How to Bug Bugs

Insights on insect repellents may help reduce spread of disease.

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By Laura Sanders, Science News

Bug dope is loathsome to insects in all sorts of ways, new research finds.

Insects are known to intensely dislike the smell of the common repellent DEET, but they also hate the taste of it, a study appearing online August 25 in Neuron shows. And the lemony-fresh molecule citronellal stinks in two very different ways, a study appearing the same day in Current Biology finds.

A thorough understanding of exactly what makes these repellents nasty could lead to a new generation of bug dopes in the future, which would more effectively reduce the spread of diseases such as malaria and dengue fever.

The research “hopefully points more and more toward a new horizon for replacements for things like DEET that will have higher effectiveness, lower toxicity and more environmental friendliness,” says molecular neuroscientist Laurence Zwiebel of Vanderbilt University in Nashville, Tenn., who was not involved in the current studies.

DEET, the main component in popular insect repellents, has been warding off mosquitoes for about 50 years now. It works presumably through its smell, but exactly how it repels insects has remained unclear, says Craig Montell of Johns Hopkins University School of Medicine in Baltimore, who is a coauthor of both studies.

Using fruit flies as stand-ins for mosquitoes, Montell and his colleagues wanted to know whether insects might be able to taste the repellent as well as smell it. Flies avoided drinking sugar water laced with DEET, the team found. To rule out the sense of smell, the researchers genetically engineered fruit flies that lacked a functional version of an important smell receptor. Those nonsmelling flies still avoided the DEET-laced sugar water, suggesting that some other sense was also at work.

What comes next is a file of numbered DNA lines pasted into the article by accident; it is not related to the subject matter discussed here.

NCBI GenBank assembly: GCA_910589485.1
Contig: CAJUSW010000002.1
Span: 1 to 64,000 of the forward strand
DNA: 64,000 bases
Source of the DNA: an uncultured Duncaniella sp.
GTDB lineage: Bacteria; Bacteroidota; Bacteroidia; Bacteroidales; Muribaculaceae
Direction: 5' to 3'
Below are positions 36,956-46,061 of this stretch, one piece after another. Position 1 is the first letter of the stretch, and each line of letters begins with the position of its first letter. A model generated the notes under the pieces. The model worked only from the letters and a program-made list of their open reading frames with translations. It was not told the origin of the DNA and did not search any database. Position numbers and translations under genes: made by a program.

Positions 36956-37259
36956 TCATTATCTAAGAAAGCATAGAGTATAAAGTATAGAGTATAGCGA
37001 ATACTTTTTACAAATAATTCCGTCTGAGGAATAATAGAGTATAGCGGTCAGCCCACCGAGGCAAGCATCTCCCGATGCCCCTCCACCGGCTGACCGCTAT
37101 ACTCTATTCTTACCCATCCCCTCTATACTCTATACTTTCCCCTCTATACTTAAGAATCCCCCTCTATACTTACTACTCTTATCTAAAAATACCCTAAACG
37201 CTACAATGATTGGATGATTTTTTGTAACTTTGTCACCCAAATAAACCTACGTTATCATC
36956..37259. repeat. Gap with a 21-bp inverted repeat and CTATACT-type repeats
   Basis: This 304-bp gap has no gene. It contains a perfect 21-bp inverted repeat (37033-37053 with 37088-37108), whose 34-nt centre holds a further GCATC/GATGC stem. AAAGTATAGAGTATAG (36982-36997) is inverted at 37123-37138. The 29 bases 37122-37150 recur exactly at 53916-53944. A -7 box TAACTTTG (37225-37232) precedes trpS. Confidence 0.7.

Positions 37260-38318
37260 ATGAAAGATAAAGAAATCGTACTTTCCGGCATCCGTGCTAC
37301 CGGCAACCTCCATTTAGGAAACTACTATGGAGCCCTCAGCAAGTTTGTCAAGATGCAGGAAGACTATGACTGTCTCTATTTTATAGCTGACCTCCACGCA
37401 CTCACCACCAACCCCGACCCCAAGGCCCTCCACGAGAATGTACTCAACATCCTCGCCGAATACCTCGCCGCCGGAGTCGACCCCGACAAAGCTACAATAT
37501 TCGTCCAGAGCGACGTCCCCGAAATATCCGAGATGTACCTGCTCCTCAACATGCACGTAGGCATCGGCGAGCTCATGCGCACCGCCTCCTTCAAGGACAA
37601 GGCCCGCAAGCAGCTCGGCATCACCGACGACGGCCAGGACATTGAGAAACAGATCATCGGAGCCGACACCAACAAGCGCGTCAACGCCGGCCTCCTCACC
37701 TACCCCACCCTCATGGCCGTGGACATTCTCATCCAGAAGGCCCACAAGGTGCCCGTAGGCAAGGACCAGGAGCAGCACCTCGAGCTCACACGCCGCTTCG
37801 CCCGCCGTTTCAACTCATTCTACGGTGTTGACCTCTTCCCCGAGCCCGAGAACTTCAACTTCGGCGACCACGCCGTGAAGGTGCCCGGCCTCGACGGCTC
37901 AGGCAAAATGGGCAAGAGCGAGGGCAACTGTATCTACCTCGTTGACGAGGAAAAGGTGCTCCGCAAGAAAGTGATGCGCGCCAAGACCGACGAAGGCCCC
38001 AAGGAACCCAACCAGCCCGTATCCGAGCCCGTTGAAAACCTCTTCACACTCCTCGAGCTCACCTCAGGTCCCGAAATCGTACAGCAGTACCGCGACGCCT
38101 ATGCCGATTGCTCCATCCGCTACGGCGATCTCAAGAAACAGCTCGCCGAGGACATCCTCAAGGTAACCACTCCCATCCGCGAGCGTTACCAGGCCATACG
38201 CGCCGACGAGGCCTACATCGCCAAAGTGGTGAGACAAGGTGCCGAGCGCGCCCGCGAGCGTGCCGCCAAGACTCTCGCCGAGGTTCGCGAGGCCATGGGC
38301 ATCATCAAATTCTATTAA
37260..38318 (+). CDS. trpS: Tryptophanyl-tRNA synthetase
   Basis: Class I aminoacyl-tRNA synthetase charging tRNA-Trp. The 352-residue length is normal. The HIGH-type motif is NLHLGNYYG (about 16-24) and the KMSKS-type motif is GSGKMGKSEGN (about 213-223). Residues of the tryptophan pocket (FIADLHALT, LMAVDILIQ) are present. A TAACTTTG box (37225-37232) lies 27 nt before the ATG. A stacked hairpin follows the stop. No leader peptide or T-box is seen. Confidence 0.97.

Further experiments showed that three specific proteins — all of which respond to bitter tastes — responded to DEET. When the researchers disrupted these taste receptors, the flies no longer stayed away from the DEET, suggesting that normally, the flies were tasting the nasty chemical. The results, published in Neuron, show that DEET is “working though two senses, not just one sense,” Montell says.

When a female mosquito lands on skin, she uses special taste neurons on her body to determine whether there’s good eating to be had. Since the mosquito tastes before she chomps down, she might be persuaded to leave without eating.

“The first line of defense is you want to keep the bugs away from you,” Montell says. “But even if they do land on you, because DEET is also detected through the sense of taste, it also provides some protection by preventing them from biting.”

Although the DEET study was done on fruit flies, which are easier to genetically engineer than mosquitoes, the researchers think that mosquitoes and other biting insects, such as ticks, fleas or chiggers, may also taste and smell repellants in a variety of ways.

Montell’s Current Biology study focused on a different bug deterrent: citronellal, the lemon-scented botanical chemical that is common in tiki torches and outdoor candles. Vapor containing citronellal repulses fruit flies in two very different ways, the researchers found. One way is through a smell receptor, and the other is through a receptor called TRPA1. TRPA1 is also found in mosquitoes and humans, and it senses other noxious stimuli, including painful cold sensations, sharp needle pokes and the spicy compound in chili peppers. When the researchers genetically interfered with either TRPA1 or the smell receptor, the flies no longer avoided citronellal, suggesting that both were required for the aversion.

Knowing exactly how DEET and citronellal are repulsive to bugs could allow researchers to uncover better repellents that trigger the same reaction, Montell says. “This opens the possibility of screening through literally hundreds of thousands of compounds to find more effective repellents.”


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